While in Oaxaca, I stayed with the most amazing host family ever. They were called Manuel and Emma (always making jokes about the name “Emmanuel” because it included both their names), both happily pensioned off and surrounded by their family. I can’t really put into words the kindness these two people have shown to me and how quickly they made me feel like at home. Two days into my stay and I was calling them mama y papa because that is what they have been to me, another set of parents.
What I loved most about them and their family was the sense of unity which they were radiating whenever they were together.

Manuel and Emma worked very hard throughout their lives and at some point they were so wealthy that they owned most of the houses surrounding their quarter. As their children grew older, they gave these houses to them so they can always be close to each other. That is the reason why every single night was filled with visits from grandchildren and cousins and aunts and many others.
During weekends, the grandchildren would come to the house and cook crepes and hamburgers which were sold or given to friends and neighbours. Their house was the centre of the quarter, always animated, always filled up with family and friends watching a baseball match or discussing the latest achievements of their grandchildren.

Every morning, Emma would be waiting for me in the kitchen with a plateful of fresh fruits, tea, breakfast and she would always be keen to have a chat. Even with my broken Spanish, we were able to discuss pressing matters such as the teacher’s protests in Oaxaca or past times we both enjoy to do. She was helping me whenever I didn’t know a word or guessed my game of mime when things were really getting hard. Emma also allowed me to cook 3 or 4 dishes from my own cuisine and once the family discovered I could cook, the requests for sweets were incessant.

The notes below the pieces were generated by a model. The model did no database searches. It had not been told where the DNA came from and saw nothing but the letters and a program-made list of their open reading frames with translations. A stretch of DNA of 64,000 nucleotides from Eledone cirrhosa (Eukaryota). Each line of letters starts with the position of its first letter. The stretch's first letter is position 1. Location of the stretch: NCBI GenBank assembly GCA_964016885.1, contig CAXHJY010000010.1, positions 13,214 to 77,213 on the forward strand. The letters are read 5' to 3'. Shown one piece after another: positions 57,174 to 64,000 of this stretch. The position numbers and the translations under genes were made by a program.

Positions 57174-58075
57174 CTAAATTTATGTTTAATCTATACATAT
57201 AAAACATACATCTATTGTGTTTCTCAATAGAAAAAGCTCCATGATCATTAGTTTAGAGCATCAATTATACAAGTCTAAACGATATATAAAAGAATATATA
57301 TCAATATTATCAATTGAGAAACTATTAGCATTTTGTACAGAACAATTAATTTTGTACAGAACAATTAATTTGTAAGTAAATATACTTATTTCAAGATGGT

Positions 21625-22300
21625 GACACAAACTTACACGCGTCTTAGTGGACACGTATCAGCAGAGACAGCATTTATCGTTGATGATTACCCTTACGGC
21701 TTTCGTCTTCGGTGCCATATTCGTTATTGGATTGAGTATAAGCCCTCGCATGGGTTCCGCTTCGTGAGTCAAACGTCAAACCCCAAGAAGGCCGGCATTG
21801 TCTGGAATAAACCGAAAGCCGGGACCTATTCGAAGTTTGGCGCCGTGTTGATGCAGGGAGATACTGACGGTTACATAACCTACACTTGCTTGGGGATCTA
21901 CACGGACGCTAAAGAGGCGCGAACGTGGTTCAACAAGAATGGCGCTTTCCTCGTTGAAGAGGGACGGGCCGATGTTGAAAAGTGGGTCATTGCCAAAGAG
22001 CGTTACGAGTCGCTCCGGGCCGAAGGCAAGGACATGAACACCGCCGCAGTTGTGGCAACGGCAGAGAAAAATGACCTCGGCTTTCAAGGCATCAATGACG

Manuel was a great storyteller and my favourite thing to do after a long day in school was to sit down with a cup of tea and listen to him telling me about the times he met Emma, about Mexico, politics… and probably the best thing of all was that he always had the patience to go over the things which were unclear to me and my limited Spanish.
Manuel and Emma were my parents for two weeks and they made their home, mine. For that, I thank you and I promise that I will never ever forget you.

In Oaxaca I met some of the most inspirational people in my life. I got the chance to hear stories from long time travellers about their experiences in war thorn countries or detailed accounts of historical protests in Mexico. I made lifelong friendships with people who opened my mind a little bit more with every story they shared with me. I created some memories with these people, memories which will always stay with me. One for example was the day when our maestra, Zuly, invited my classmates and I to her house to cook something from our own cuisines because we were such a multicultural diverse group. We had so much fun cooking dishes like pizza and crepes to café Americano and peanut butter jelly sandwiches ( Hi DEBBIE!).
Another beautiful memory was the time when I convinced two of my friends to wake up at 5AM to go hiking (because I love hiking so much) and we all enjoyed the sunrise over the sleepy town of Oaxaca, surrounded by noisy roosters (traditional alarms) and the Sierra Madre chain of mountains. We were also late to school because of it but it was so worth it.

Looking back on these things I realize how unbelievably lucky I am to have been chosen for this opportunity. Every day helps me grow as a person and shapes my personality, “poco a poco”, as they say. Everything is a lesson and an opportunity to learn something new.

For all of this, I thank you !